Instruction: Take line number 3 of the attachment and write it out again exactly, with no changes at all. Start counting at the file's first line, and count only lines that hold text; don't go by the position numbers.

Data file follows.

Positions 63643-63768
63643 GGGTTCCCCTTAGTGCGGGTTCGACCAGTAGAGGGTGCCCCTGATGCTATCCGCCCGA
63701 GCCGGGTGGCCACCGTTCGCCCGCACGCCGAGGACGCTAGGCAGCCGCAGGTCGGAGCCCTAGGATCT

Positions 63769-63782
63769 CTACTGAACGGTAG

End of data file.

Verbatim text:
63701 GCCGGGTGGCCACCGTTCGCCCGCACGCCGAGGACGCTAGGCAGCCGCAGGTCGGAGCCCTAGGATCT